Eric has been working hard at the hospital--he works from 8 a.m. to 6 or 7 p.m., except for Sundays and Wednesdays. He continues to see new patients and exciting new diseases every week. This week he saw a man with a disease that he had never heard of, lethal midline granuloma, and was fortunate enough to be asked to perform a few minor operations on his own. Eric removed a bullet from the chest of a man who had been shot by his father-in-law while he was holding his 18-month-old son (the baby, who also had multiple gun shot wounds, became a patient of ours as well) and explored a mass (which turned out to be a hematoma (a collection of blood)) in the back of a man whose diagnosis continues to elude us. In two days, Dr. McDaniel and his family leave for 10 days of vacation (and the other visiting medical student leaves as well) so Eric will be the primary "doctor" for all of Dr. McDaniel's current hospital patients. This will be a real challenge for Eric because two of the current patients remain undiagnosed (and quite sick) and another will require a knee exploration under spinal anesthesia to remove gentamicin beads (beads full of antibiotics) a few days after Dr. McD leaves. Dr. McD has taught Eric the basics of spinal anesthesia (which you very rarely see in the United States) and so far Eric is 3 for 3 under supervision, but obviously there is a lot more pressure when there's no one immediately available to help. There will still be a Thai doctor here while Dr. McD is away, so Eric will have some help if he needs it, but in Thailand many doctors do not complete residency training before they start practicing medicine (including the Thai doctor here, Dr. Sakda), so in actuality many Thai doctors have no more training than Eric has now. Even with all the excitement in the hospital, Eric was able to prepare a sermon on "The Availability of the Kingdom of Heaven" (based on Matthew 5) that he gave at the Sunday-night "English" service last week.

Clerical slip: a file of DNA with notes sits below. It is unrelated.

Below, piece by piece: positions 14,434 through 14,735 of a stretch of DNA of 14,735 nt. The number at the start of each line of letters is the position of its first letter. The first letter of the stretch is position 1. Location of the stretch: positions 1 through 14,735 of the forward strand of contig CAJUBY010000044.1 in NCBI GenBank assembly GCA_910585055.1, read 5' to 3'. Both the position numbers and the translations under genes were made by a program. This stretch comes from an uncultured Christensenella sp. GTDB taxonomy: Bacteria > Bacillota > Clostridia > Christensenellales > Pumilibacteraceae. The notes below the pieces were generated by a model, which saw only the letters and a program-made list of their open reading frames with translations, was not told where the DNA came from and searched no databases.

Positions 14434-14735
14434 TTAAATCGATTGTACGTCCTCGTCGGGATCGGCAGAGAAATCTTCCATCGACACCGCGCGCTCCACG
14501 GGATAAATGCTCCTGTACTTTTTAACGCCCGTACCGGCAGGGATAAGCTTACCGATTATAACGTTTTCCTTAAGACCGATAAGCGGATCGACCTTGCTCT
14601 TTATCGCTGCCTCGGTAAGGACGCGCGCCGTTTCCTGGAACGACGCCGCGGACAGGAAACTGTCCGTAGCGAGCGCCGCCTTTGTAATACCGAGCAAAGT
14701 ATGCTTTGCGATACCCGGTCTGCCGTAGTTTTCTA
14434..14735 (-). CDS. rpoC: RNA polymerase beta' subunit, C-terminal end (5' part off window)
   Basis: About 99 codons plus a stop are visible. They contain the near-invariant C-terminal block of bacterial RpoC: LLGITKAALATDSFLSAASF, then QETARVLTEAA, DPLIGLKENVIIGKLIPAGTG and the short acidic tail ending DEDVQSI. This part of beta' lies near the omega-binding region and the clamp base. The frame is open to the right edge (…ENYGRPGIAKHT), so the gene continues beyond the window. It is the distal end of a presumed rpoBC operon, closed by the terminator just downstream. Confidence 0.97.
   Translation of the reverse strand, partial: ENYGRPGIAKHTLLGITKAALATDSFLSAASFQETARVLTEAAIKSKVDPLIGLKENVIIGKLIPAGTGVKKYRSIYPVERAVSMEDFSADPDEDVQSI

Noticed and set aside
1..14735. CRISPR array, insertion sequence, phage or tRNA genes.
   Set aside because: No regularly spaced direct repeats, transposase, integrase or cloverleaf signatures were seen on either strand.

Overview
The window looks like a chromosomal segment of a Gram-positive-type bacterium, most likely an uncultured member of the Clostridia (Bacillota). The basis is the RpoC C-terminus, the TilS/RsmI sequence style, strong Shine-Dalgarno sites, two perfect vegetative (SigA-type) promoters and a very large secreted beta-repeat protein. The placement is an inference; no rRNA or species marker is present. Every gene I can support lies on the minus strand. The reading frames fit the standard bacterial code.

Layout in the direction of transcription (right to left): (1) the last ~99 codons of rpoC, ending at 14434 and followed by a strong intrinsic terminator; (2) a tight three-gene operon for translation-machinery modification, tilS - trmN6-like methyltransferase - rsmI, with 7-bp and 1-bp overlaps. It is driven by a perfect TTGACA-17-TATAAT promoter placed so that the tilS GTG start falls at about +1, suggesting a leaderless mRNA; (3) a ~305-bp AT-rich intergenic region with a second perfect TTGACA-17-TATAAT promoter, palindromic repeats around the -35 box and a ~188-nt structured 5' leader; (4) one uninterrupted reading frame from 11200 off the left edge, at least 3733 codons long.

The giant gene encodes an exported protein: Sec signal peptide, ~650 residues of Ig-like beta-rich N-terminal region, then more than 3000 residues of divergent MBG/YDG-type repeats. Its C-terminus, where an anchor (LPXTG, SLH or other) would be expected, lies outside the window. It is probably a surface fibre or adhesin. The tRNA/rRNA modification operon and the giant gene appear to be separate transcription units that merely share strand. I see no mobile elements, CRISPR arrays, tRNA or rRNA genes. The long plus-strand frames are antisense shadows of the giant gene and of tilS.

Critters on the Home Front
Lizards, lizards everywhere! We just can't get over how many lizards live in our apartment. There are two main kinds. The first are called "chin-chooks" in Thai. We call them "geckos" in English (but this is actually a misuse of the term gecko because gecko really describes a whole family of lizards). They are literally everywhere. Originally we had at least 4 adult and 2 baby geckos living in our bedroom alone (but in total there must be at least 100 living in, on, and around our house--and this is no exaggeration). They were beginning to drive us nuts, crawling down the wall to within a couple feet of our faces and staring at us while we were trying to get to sleep. One morning a couple of them woke us up when, while fighting, they lost their grip on the wall and fell into a plastic shopping bag of ours where they rustled around making all manner of crinkling noises. The last straw was when Jenn stepped on one in the shower (which was anything but a pleasant experience). It became our mission to make at least our bedroom lizard-free! We have devised a system where Eric sneaks up on a "chin-chook" and then in one fell swoop Jenn tosses him a plastic bowl in which he traps the serpent by slamming the bowl on the wall over the lizard. So far we've successfully removed 3 adults and 1 baby. The remaining 2 "chin-chooks" now seem quite afraid of us and have been keeping their distance. So while we're not quite lizard-free, we're satisfied--for now. But then there are the "too-kays"! While the "chin-chooks" grow to only about 3 inches long, the "too-kays" can grow to upwards of 2 feet! We are aware of 4 living on our premises. Thankfully, the 2 big ones (about 18 and 20 inches each) live outside and feed on the insects that swarm by the bathroom window. We have one "baby" who appears to live somewhere in our shower (though we're not quite sure where), and who is about 4 inches long. Then our true resident "too-kay" lives behind a painting that hangs on our living room wall. Each evening, all 12 inches of his white-with-black polkadotted body comes out from behind the picture and feeds on whatever insects we've accidentally let in during the day. While the sight of him crawling along our living room and kitchen floor in the middle of the night (should one of us get up to get a drink of water or something) gives us the creeps, he sleeps most of the day and we benefit from his insect disposal services.